The Leaf and the Cloud
by Mary Oliver
Being English, I have come late to the wonder of American poetry, but Mary Oliver has quickly become a special feature of my own poetic landscape. Last year for my 40th birthday, my father commissioned a painting by a local artist - and running through the centre of my exquisitely precious painting is this line from The Leaf and the Cloud: "Andhow shall we speak of love except in the splurge of roses,and the long body of the river shining in its silk and froth"... pure beauty!

Review by Claire Sauer.
No More Masks! An Anthology of Twentieth-Century American Women Poets
by Florence Howe, ec
102 women poets with more than three times that of their poems. The haunting beauty of carefully chosen narrative lyric poems will enhance one's ability to hear the words that evoke images which will last, and to recognize the rush and the quiet that create memory. The title comes from a line of Muriel Rukeyser's poetry talking about coming to wholeness, joining our fragmented selves by stripping bare. The poems all work within that theme and are models of stories which help us move inward.
Review by Tammy Vitale

Stealing the Language: The Emergence of Women's Poetry in America
by Alicia Suskin Ostriker
One of my favorite books on women's poetry - a great overview and simply great writing by a writer who is also a poet. She says, "The belief that true poetry is genderless - which is a disguised form of believing that true poetry is masculine - means that we have not learned to see women poets generically, to recognize the tradition they belong to, or to discuss either the limitations or the strengths of that tradition. It also means that individual women writers are read askew." As a poet I have a vested interest in understanding our culture's view of my work. Go count males to females in all the "100 greatestÂ…" anthologies. It will be an eye opener. Then read this book.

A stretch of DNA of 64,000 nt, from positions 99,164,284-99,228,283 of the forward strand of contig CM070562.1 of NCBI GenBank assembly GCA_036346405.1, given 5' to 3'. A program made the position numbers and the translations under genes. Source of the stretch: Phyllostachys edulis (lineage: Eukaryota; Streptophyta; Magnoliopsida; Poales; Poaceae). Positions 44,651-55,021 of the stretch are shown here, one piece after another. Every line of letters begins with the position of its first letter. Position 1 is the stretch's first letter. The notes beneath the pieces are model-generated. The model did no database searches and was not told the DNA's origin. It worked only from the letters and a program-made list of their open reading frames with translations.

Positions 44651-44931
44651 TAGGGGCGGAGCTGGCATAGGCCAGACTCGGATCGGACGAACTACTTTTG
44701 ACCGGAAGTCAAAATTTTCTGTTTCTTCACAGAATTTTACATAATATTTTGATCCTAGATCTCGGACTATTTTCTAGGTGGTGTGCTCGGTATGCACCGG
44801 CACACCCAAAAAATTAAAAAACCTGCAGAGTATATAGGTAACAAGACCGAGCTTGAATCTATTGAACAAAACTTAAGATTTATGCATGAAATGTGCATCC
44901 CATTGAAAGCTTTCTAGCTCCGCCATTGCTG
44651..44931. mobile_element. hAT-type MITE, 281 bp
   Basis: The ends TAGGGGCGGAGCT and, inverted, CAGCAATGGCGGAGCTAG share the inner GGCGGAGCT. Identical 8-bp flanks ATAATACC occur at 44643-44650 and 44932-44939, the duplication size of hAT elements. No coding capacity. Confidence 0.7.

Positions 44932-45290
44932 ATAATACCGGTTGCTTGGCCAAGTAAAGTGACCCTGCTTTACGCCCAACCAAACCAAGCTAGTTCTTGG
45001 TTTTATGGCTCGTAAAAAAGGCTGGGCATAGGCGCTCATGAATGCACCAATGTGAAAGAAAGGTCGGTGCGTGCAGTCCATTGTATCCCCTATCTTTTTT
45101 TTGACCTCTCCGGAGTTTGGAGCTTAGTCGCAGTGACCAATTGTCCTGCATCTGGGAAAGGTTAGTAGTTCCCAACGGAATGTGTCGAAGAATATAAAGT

Review by Tammy Vitale

Cries of the Spirit: A celebration of Women's Spirituality
by Marilyn Sewell, ed
Along with No More Masks, a great compilation of women's poetry. Between the two books you will surely discover at least one, if not scores, of women poets with whom you fall in love. The best of the best. And a good way to start your own writing/artistic day. Artists inspire other artists, no matter the art.
Review by Tammy Vitale

Otherwise New & Selected Poems
by Jane Kenyon
You shouldn't judge a book by its cover, so they say; however, the cover of Jane Kenyon's "Otherwise New & Selected Poems" with its walled garden, poignant play of light and shadow and open garden gate, draws the reader in. Once inside, the reader is treated to the poet's skillful and meaningful use of language and allowed to share the grace of her life. It has been said that "God is in the details", and the cup surely runneth over in this collection. One example of this is her linking middle age to a pear spoiling from the inside out. Jane died of leukemia in 1995 and her husband, the poet Donald Hall, has written an Afterward; however, her own poem, "The Sick Wife", ends the collection.
Review by Frances Norton Honich

Back to Index